Libertarians Can Be a Significant Force for Good in U.S. Politics

A Ron Paul utopia isn't in America's future. But the war on drugs could be ended, mass surveillance stopped, and liberty expanded in dozens of smaller but important ways.
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"Has the 'Libertarian Moment' Finally Arrived?"

The question was put to New York Times Magazine readers by journalist Robert Draper, who has elicited disdainful responses from Paul Krugman of the Times, Jonathan Chait of New York, and my colleague David Frum. All three concur that the notion of a libertarian ascendancy is an unsophisticated, laughable fantasy. That's a vexing position to hear from this particular trio. If there is no real prospect of tomorrow's voters embracing libertarian ideas, let alone libertarians exercising meaningful power over policy, why have these three spent years dedicating countless hours, numerous articles in prominent publications, and tens of thousands of words criticizing, mocking, and vilifying libertarians, even as centrist elites carried out disastrous policies from Iraq to Wall Street? They're perfectly within their rights to proceed as though libertarianism is a political force that imperils us, or an obvious nonstarter, but it cannot be both.

I'd respectfully argue that libertarianism is neither dangerous nor doomed, and that people who think otherwise are misled by a double standard they use when analyzing this political faction. When they write about a "libertarian moment," they act as if it would mean the immediate embrace of an extreme, ideologically pure version of a philosophy that most actual sympathizers embrace with pragmatic moderation. Yes, if the most radical faction of any ideology that has never before exercised power was suddenly put in charge, that might well end in disaster. But in the real world, libertarian ideas will only ever be implemented partially in a system of checks and balances where modest reforms are difficult to achieve, never mind sweeping, rapid changes. It's true, but trivially so, that neither a libertarian nor a liberal nor conservative utopia is coming. But liberals and conservatives exercise power regularly, so no one is under the silly illusion that their ascendance would entail a pure ideological program untempered by reality.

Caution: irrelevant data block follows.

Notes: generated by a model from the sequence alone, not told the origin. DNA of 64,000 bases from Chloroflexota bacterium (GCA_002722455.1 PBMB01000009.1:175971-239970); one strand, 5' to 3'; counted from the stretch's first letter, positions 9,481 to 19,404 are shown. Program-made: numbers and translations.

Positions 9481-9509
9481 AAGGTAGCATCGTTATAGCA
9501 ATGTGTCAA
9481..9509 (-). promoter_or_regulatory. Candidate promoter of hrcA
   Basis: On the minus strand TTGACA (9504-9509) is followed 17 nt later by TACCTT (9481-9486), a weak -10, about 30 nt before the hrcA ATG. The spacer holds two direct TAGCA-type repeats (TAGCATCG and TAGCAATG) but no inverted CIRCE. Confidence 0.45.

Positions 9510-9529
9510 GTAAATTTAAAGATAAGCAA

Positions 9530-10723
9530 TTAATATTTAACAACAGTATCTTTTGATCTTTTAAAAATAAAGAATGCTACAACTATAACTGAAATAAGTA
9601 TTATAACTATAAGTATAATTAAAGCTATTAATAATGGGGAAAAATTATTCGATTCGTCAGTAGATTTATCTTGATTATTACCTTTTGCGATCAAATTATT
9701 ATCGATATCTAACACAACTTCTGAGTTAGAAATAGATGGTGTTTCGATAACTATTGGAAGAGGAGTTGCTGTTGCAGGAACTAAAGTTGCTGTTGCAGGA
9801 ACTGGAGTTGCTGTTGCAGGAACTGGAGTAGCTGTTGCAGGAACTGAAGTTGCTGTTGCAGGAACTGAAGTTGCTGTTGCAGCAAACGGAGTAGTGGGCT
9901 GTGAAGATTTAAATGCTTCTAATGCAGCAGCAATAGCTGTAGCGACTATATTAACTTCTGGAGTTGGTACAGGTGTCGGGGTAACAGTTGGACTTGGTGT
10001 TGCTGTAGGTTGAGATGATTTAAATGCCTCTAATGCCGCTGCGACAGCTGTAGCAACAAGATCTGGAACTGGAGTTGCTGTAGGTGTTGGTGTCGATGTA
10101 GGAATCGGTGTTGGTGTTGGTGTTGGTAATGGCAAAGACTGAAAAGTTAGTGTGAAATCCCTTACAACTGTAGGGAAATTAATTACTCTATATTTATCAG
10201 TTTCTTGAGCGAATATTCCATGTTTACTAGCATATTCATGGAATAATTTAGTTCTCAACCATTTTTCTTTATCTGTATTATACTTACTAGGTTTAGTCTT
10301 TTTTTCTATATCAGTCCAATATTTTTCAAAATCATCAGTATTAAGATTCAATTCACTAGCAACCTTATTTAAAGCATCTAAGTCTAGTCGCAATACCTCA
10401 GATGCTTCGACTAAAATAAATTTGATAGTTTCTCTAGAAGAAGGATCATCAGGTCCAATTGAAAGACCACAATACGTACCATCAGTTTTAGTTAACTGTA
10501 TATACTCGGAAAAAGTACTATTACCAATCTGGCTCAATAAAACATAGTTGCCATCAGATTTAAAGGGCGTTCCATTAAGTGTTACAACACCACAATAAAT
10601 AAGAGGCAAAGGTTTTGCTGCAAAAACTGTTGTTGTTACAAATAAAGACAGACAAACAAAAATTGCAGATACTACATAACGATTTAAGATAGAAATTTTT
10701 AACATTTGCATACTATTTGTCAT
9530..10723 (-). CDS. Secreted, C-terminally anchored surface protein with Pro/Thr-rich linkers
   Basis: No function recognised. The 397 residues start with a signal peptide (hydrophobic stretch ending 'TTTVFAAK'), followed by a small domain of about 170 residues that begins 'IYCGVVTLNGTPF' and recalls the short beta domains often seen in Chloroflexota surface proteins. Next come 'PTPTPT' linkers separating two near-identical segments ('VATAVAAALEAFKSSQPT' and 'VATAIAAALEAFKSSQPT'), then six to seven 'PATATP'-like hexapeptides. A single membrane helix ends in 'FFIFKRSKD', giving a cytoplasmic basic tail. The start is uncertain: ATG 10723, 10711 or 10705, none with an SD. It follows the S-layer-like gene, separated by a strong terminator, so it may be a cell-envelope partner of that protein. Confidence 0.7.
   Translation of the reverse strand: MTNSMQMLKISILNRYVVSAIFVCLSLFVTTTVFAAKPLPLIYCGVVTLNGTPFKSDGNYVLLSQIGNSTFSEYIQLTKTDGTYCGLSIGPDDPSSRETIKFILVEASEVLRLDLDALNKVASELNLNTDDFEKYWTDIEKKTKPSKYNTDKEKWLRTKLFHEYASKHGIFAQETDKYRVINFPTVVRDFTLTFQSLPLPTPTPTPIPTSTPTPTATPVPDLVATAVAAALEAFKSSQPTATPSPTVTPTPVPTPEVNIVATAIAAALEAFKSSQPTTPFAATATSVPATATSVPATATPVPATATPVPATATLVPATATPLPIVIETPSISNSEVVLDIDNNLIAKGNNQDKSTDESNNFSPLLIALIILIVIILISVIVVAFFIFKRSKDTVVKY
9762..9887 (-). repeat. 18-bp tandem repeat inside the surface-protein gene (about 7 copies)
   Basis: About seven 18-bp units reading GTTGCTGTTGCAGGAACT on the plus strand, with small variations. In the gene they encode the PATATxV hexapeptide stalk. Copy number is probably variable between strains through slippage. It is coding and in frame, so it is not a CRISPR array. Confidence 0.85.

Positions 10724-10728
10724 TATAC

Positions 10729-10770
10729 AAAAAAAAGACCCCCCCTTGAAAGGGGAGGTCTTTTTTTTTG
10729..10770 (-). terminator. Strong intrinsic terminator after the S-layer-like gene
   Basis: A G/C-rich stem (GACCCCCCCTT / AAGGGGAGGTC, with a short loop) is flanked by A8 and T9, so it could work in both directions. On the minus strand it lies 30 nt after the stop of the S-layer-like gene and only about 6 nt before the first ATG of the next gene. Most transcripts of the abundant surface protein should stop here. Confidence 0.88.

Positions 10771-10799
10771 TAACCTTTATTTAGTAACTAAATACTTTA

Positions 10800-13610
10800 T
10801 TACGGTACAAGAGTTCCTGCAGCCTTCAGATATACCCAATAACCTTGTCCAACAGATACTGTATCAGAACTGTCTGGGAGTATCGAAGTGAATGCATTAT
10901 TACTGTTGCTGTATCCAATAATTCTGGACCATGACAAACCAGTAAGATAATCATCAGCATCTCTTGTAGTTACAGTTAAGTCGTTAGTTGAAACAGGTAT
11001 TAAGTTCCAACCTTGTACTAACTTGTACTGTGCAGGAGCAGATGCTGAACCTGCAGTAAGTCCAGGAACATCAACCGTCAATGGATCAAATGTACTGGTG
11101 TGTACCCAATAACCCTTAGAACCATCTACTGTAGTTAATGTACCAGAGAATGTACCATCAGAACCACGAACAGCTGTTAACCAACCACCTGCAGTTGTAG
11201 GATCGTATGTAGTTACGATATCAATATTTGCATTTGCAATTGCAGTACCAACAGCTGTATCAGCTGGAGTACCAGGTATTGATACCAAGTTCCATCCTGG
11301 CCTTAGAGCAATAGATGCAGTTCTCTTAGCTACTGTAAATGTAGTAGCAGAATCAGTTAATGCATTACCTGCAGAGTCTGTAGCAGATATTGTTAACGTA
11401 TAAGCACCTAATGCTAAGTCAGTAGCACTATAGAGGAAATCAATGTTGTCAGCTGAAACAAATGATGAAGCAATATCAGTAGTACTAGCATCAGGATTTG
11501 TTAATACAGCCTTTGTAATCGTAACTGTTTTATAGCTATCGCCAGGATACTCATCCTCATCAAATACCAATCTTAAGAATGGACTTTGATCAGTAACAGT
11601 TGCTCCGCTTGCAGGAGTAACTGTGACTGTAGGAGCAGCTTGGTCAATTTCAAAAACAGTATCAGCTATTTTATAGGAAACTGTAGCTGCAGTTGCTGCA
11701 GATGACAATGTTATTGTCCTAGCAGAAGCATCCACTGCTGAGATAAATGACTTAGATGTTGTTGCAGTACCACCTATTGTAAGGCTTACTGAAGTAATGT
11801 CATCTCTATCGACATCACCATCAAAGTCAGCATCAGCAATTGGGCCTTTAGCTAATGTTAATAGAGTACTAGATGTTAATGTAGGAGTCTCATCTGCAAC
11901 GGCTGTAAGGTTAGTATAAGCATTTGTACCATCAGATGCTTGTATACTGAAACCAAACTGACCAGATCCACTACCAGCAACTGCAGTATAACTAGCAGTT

"Is libertarian economics at all realistic?" Krugman asks, as if the question is coherent. There are deep disagreements among libertarians about economic policy. There is never a moment when an entire economic philosophy comes up for a vote. It may just be that libertarian thinkers are correct on the merits of some policies, like rent control, and incorrect on others, like the gold standard, and that the prudent thing for a pluralistic society would be to adopt their best ideas and insights, rather than preemptively declaring all libertarian economic ideas unrealistic. 

Republican and Democratic politicians are constantly criticized for compromising their ideals. Yet many Americans imagine that a libertarian politician, if elected, would never compromise. History and incentive theory emphatically say otherwise. There are a lot of people, including commenters on this site, who laugh at Fox News' absurd characterizations of liberals, yet somehow cling to similarly cartoonish notions of what libertarians are. The danger libertarians pose to America is like the danger that sharks pose to humans: wildly exaggerated by a media that reports on extreme events as if they're typical and reacts to Atlas Shrugged in the same way shark-phobics reacted to Jaws.